Because I always bake ham for Easter dinner, as did my Scottish mother, I was surprised to learn that lamb, not ham, is the traditional Easter dish throughout the British Isles, including Scotland.
Lamb is also widely favoured in much of the rest of Europe. It’s on the Easter menu in Italy, Sweden, France, and Germany. In Hungary, there’s a choice — ham or lamb.
Interestingly, as we move eastward, ham shows up on many Slavic tables — in Poland, Russia and Ukraine, for example. In these countries, there’s also always sausage.
No Easter feast today can surpass what once was the Russian norm. Forty-eight different dishes — one for each day of the Lenten season — were offered for Easter dinner.
Eggs appear wherever Easter is observed. This tradition arose from the ancient rule forbidding eggs during Lent. The end of Lent meant eggs could again be enjoyed.
Because of Manitoba’s sizeable Ukrainian population, everyone knows and loves the beautiful Ukrainian Easter egg — the pysanka. And anyone who has traveled the Yellowhead into Alberta, has stopped at Vegreville to admire the biggest pysanka in the world.
Pysanky is the plural of pysanka. The word comes from the Ukrainian verb, pyaty (to write). The idea of “writing” springs from the wax-resist method used to create these eggs. They are, in effect, decorated via writing on the egg.
Pysanky are older than Christianity. The same symbols and designs found on a modern Ukrainian egg can be seen on an ancient one. But since pysanky are now Christian eggs, the meanings of the symbols have undergone change. For example, if you could find a pre-Christian pysanka, you might notice a cross thereon. Back then, that cross represented the rising sun. Today, a cross on a pysanka symbolizes the risen Christ.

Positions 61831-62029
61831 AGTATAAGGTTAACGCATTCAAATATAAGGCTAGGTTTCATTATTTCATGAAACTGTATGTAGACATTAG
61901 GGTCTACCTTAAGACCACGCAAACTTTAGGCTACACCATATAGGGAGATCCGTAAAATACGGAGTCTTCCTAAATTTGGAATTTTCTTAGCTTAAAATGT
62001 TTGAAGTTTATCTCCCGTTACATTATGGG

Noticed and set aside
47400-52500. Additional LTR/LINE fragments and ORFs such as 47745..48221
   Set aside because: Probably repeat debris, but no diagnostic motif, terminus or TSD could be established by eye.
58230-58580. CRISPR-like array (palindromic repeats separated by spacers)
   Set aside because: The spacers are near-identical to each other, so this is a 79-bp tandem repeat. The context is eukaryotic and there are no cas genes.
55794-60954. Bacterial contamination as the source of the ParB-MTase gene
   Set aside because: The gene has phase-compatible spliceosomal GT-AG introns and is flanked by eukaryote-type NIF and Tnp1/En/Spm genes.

Some type of Easter bread is yet another must in many countries. Hot cross buns, a British tradition, are served Good Friday. They’re decorated with a cross to remind us that Jesus died on a cross on the first Good Friday.
Nothing can beat the Easter bread made by Slavic cooks. This tall yeast-bread, rich in eggs, often boasts saffron as an ingredient. The bread goes by many names: Paska and Babka in Polish and Ukrainian, Kulich in Russian, Kozunak in Romanian, Houska in Czech.
Why ham is considered an Easter dish is a mystery, but lamb is probably a nod to the Paschal Lamb — Christ. This term was lifted from the Jewish Passover where it refers to the sacrificial lamb traditionally killed for the Passover Seder and is reminiscent of the original sacrifice when the Jews fled Egypt. Christianity applied the term to Jesus — the sacrificial lamb of God.
We hear the echo of Paschal and Passover in other words associated with Easter. Paska for Easter Bread is a good example. Pasch, itself, is defined by the OED as “Easter.”
Passover and Easter always roughly coincide timewise. Jesus was a Jew and the Last Supper was a Passover Seder. This year, the two religious holidays match exactly. Good Friday is April 3 and Passover begins that same day. Passover ends April 11.
Happy Easter and Passover eating!